Ethics and the Law
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It only defines and protects them. It is not the law that makes an action good or bad. It only lays down the parameters to punish those who cross the borders. It is morality that decides what is good or bad. A law that does not have its roots in morality is a poor law indeed.
It may happen that laws are made for expediency. This is often taken to mean that it is viewed in the larger context of the greater ‘good’ of the larger number in society. This ‘good’ is as perceived by the lawmakers. It is not a numbers game and should not be made into one. In the matter of legal precedent, it is important to note the exact circumstances under which a judgment is made. A skilled advocate can slant circumstances to make his point. This vital factor must be considered in any matter of legal precedent. Dr. Kannamma Raman has indicated this factor where she points to nebulous conditions under which legal systems operate, especially in terms of punishment meted out to persons who participate in euthanasia. Obviously, compassion must be used to understand what swayed the perpetrator. This must be seriously considered in meting out punishment.
When there is an anomaly between the law as it exists and the punishment to be meted out there seems to be merit in the demand to change the law. This has happened in the Netherlands, in some American states and at least one state in Australia. Polls have been conducted to show the willingness on the part of doctors to perform euthanasia. These (particularly the law in the Netherlands) are cited to indicate a reluctance to penalise or even prosecute doctors who participate in measures that painlessly end the lives of their suffering patients. Obviously, a law that cannot be enforced needs a remedy. In the Netherlands they chose to resolve the anomaly by legalising the action with the expected provisos and safeguards to plug loop holes or afford a measure of protection against abuse.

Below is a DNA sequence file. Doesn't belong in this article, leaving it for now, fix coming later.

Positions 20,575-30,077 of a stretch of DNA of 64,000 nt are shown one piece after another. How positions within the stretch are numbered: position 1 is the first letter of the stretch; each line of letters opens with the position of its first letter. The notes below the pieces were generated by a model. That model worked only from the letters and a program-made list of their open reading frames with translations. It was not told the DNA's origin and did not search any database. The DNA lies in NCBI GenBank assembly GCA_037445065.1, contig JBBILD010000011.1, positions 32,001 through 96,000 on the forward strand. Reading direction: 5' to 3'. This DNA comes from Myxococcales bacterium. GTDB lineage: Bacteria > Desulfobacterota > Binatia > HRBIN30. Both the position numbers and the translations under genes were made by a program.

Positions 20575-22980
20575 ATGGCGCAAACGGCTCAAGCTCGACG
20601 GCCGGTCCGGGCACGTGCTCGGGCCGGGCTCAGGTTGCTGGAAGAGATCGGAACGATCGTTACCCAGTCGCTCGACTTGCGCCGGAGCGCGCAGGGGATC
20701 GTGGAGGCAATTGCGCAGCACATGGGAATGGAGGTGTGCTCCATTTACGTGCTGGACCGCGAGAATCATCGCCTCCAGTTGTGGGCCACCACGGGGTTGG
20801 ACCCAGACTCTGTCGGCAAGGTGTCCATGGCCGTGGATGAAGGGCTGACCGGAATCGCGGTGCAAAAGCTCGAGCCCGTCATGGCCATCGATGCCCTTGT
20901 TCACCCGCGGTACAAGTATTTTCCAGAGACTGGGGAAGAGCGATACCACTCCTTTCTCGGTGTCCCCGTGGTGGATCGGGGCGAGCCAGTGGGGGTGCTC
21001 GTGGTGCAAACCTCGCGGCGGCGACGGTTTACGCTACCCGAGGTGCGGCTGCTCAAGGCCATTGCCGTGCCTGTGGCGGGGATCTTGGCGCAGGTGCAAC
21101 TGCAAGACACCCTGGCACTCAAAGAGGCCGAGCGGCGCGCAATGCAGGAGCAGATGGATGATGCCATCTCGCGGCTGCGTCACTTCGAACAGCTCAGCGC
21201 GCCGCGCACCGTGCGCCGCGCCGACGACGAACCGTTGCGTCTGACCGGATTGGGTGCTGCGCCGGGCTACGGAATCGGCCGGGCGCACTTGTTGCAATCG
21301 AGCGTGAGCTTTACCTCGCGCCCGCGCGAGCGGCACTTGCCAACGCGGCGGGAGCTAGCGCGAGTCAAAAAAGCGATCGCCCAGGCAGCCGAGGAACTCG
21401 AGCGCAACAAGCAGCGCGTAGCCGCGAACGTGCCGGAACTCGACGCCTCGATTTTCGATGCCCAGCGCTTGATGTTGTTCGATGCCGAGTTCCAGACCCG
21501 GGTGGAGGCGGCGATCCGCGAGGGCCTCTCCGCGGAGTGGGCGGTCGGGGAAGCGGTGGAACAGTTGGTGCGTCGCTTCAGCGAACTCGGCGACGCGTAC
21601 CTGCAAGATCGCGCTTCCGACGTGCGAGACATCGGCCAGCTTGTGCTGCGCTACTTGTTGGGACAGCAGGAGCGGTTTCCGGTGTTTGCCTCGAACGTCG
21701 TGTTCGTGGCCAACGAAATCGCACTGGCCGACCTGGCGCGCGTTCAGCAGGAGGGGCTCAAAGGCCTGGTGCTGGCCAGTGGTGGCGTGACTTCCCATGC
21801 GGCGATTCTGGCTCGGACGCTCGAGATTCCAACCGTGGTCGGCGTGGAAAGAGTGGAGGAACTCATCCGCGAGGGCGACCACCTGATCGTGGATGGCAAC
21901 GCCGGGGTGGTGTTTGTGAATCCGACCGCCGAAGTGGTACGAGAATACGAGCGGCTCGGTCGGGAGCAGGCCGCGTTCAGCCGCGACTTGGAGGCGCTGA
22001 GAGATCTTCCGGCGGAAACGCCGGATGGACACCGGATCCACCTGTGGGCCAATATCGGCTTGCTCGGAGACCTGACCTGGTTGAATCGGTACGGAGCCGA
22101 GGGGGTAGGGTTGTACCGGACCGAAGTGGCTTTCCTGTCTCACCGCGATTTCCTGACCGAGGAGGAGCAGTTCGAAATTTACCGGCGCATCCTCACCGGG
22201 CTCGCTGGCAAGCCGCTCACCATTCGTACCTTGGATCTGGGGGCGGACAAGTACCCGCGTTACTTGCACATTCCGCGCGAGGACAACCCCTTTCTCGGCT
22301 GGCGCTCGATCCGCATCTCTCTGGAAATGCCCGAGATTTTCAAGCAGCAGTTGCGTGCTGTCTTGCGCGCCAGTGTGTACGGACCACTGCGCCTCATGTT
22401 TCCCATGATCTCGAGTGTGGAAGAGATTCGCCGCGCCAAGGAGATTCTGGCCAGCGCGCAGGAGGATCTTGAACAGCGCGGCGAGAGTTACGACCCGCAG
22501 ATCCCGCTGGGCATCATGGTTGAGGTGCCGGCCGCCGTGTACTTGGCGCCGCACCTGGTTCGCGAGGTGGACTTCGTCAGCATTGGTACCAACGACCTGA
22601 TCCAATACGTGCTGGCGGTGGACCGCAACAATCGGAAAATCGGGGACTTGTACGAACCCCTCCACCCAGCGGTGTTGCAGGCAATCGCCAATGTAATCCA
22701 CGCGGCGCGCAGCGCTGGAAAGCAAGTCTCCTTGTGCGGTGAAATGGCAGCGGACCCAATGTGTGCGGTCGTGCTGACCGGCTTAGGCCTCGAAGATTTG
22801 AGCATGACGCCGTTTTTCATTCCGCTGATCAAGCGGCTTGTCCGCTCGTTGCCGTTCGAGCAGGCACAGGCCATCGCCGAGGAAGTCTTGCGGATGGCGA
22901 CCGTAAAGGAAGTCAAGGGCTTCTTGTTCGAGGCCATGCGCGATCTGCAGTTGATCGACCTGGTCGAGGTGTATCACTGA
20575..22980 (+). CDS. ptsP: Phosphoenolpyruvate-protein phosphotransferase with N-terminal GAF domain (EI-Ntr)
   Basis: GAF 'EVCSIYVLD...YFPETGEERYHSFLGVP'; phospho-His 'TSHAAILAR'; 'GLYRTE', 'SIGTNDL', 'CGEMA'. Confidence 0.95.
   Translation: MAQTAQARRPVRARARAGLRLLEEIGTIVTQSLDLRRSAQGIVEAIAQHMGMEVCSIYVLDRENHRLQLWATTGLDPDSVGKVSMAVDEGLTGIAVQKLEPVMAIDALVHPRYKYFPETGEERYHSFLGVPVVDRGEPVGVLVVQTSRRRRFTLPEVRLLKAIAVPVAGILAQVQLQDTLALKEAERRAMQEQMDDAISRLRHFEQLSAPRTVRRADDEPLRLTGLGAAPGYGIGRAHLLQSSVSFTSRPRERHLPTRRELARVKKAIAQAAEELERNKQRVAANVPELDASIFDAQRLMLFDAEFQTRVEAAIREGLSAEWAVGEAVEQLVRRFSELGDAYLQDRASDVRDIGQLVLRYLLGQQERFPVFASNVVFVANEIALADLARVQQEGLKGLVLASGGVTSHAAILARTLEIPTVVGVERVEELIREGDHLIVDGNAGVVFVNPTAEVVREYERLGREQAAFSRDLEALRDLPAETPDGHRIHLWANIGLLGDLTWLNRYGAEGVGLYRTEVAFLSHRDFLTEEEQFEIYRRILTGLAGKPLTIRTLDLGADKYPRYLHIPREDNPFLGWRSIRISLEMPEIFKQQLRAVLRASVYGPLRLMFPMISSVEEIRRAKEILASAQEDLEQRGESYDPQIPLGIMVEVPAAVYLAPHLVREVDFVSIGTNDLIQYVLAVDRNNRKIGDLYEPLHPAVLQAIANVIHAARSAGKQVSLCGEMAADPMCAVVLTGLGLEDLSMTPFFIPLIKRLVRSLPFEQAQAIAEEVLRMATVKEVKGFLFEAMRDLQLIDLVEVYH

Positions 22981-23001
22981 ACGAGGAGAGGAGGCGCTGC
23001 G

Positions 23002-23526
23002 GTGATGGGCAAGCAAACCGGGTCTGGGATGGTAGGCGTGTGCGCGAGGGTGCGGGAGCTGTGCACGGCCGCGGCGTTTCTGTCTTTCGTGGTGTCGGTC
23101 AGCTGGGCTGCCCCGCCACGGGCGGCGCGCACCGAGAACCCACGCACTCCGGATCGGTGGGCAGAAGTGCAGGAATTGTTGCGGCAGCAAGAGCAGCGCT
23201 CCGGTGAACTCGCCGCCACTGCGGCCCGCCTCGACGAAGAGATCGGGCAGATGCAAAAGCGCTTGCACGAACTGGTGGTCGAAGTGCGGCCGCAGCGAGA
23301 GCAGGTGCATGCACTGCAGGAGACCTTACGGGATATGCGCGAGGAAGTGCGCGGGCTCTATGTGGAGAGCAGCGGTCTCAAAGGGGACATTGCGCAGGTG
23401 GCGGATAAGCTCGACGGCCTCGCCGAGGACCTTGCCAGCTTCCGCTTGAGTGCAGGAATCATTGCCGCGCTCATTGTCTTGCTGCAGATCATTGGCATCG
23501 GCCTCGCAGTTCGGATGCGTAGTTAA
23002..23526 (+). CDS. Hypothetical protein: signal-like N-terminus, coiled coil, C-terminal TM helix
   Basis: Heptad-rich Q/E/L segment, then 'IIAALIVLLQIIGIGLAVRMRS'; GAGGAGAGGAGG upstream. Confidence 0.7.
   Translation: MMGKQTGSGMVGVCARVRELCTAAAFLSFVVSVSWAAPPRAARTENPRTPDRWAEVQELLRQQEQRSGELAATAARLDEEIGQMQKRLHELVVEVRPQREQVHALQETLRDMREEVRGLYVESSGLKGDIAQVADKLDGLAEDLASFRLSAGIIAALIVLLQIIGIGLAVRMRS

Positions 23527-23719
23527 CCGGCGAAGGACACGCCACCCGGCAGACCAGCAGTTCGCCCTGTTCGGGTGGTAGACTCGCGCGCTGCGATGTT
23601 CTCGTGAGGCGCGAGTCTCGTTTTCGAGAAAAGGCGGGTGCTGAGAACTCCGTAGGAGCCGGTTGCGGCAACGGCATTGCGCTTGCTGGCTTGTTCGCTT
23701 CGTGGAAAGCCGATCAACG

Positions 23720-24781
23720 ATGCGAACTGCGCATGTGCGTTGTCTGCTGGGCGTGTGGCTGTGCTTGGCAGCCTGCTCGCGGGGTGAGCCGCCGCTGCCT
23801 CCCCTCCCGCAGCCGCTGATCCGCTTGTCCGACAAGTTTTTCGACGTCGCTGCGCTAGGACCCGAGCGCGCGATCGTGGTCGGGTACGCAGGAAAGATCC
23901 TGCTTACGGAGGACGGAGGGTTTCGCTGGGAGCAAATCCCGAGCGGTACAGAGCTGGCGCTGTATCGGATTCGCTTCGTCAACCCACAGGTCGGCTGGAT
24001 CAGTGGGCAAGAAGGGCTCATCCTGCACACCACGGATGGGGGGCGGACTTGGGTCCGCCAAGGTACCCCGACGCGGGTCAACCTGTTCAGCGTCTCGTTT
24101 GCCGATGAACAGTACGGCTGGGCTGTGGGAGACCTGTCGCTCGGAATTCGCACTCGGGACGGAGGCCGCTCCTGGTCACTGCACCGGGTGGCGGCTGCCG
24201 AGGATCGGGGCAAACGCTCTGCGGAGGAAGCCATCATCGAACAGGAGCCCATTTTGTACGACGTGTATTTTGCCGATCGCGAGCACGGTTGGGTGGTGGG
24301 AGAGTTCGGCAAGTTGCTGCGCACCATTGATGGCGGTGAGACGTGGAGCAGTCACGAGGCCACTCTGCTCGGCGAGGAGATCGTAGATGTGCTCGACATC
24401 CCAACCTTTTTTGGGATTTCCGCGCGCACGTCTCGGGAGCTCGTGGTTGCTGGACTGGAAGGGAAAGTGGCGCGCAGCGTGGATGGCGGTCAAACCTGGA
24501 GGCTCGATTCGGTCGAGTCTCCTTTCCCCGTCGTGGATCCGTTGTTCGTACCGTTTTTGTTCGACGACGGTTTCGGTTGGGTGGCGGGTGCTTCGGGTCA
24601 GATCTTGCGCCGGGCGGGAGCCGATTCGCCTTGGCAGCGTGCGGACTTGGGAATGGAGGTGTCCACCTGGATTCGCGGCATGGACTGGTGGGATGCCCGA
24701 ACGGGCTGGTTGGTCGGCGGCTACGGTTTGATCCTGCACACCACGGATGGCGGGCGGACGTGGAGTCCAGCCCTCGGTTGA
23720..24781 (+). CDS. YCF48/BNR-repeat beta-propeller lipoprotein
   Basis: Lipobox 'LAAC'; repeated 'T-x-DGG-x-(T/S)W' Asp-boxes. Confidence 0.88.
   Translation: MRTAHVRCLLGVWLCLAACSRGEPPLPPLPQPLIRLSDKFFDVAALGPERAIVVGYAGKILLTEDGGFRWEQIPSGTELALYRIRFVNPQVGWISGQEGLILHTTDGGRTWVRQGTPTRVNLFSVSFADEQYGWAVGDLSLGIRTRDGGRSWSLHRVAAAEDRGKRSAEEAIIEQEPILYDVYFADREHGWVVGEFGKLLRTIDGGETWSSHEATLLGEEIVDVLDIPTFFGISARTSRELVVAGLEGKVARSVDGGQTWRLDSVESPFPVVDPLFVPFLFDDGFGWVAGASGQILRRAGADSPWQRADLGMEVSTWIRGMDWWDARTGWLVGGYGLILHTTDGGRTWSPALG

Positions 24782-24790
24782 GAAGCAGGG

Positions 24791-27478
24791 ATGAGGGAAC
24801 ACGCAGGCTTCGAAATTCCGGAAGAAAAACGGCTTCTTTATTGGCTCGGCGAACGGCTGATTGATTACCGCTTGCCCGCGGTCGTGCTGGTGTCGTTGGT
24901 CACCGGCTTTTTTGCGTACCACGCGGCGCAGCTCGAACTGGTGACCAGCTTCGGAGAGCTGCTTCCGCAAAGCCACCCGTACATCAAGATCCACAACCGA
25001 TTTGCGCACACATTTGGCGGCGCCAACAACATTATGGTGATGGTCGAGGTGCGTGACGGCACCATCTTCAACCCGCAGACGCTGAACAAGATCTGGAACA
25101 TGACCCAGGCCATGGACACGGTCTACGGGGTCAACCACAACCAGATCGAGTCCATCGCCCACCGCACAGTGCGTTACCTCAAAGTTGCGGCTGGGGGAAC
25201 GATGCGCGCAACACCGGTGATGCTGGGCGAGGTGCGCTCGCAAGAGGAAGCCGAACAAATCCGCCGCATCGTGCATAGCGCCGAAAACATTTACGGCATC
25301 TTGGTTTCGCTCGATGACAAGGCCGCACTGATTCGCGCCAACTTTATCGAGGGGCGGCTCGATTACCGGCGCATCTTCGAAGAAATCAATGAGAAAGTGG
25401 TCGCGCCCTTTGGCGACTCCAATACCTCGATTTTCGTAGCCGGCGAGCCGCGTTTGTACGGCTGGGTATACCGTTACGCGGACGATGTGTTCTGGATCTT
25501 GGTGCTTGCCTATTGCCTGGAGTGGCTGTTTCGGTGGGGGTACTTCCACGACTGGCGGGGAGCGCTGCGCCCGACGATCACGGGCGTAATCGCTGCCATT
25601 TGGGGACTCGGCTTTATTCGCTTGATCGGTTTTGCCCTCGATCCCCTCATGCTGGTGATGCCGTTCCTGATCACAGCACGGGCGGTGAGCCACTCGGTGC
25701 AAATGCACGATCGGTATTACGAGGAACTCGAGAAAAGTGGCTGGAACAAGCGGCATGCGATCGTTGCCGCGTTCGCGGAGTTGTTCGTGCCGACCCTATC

In our country, when the Supreme Court ruled against the decision to penalise an attempted suicide there were many who hailed this as being in favour of legislation to permit voluntary euthanasia. What they did not highlight was that it only struck down Section 309 of the Indian Penal Code. Their Lordships felt that this only piled more misery on a person already so burdened by misery that he took the extreme step of ending it all! They clearly indicated the need to bring compassion in deducing culpability. This is made clearer by the fact that they pointed out that another section of the penal code still prohibits the aiding of attempts at suicide.
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